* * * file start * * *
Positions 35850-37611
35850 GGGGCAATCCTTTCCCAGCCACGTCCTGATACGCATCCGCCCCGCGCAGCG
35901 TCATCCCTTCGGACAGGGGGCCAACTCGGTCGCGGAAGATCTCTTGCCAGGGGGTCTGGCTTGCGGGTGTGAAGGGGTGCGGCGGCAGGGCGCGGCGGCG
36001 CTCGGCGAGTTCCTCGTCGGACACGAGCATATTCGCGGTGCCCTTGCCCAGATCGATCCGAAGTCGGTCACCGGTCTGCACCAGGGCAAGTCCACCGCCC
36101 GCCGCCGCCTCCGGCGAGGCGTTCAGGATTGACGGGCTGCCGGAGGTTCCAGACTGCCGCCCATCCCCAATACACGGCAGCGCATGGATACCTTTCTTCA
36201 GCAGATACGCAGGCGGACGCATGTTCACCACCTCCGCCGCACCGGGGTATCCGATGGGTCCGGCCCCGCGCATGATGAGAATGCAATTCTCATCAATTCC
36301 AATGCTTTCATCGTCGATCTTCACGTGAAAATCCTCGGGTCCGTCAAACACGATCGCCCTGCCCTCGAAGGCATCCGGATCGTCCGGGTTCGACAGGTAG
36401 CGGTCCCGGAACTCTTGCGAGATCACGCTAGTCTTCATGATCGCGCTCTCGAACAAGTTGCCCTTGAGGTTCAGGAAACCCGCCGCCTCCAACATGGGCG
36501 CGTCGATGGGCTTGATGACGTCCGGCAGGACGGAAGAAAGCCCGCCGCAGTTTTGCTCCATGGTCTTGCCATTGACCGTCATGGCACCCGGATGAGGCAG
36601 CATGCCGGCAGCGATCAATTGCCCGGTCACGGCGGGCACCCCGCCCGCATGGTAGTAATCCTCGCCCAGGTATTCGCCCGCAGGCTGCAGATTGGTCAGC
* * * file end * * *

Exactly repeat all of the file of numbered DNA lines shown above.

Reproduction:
Positions 35850-37611
35850 GGGGCAATCCTTTCCCAGCCACGTCCTGATACGCATCCGCCCCGCGCAGCG
35901 TCATCCCTTCGGACAGGGGGCCAACTCGGTCGCGGAAGATCTCTTGCCAGGGGGTCTGGCTTGCGGGTGTGAAGGGGTGCGGCGGCAGGGCGCGGCGGCG
36001 CTCGGCGAGTTCCTCGTCGGACACGAGCATATTCGCGGTGCCCTTGCCCAGATCGATCCGAAGTCGGTCACCGGTCTGCACCAGGGCAAGTCCACCGCCC
36101 GCCGCCGCCTCCGGCGAGGCGTTCAGGATTGACGGGCTGCCGGAGGTTCCAGACTGCCGCCCATCCCCAATACACGGCAGCGCATGGATACCTTTCTTCA
36201 GCAGATACGCAGGCGGACGCATGTTCACCACCTCCGCCGCACCGGGGTATCCGATGGGTCCGGCCCCGCGCATGATGAGAATGCAATTCTCATCAATTCC
36301 AATGCTTTCATCGTCGATCTTCACGTGAAAATCCTCGGGTCCGTCAAACACGATCGCCCTGCCCTCGAAGGCATCCGGATCGTCCGGGTTCGACAGGTAG
36401 CGGTCCCGGAACTCTTGCGAGATCACGCTAGTCTTCATGATCGCGCTCTCGAACAAGTTGCCCTTGAGGTTCAGGAAACCCGCCGCCTCCAACATGGGCG
36501 CGTCGATGGGCTTGATGACGTCCGGCAGGACGGAAGAAAGCCCGCCGCAGTTTTGCTCCATGGTCTTGCCATTGACCGTCATGGCACCCGGATGAGGCAG
36601 CATGCCGGCAGCGATCAATTGCCCGGTCACGGCGGGCACCCCGCCCGCATGGTAGTAATCCTCGCCCAGGTATTCGCCCGCAGGCTGCAGATTGGTCAGC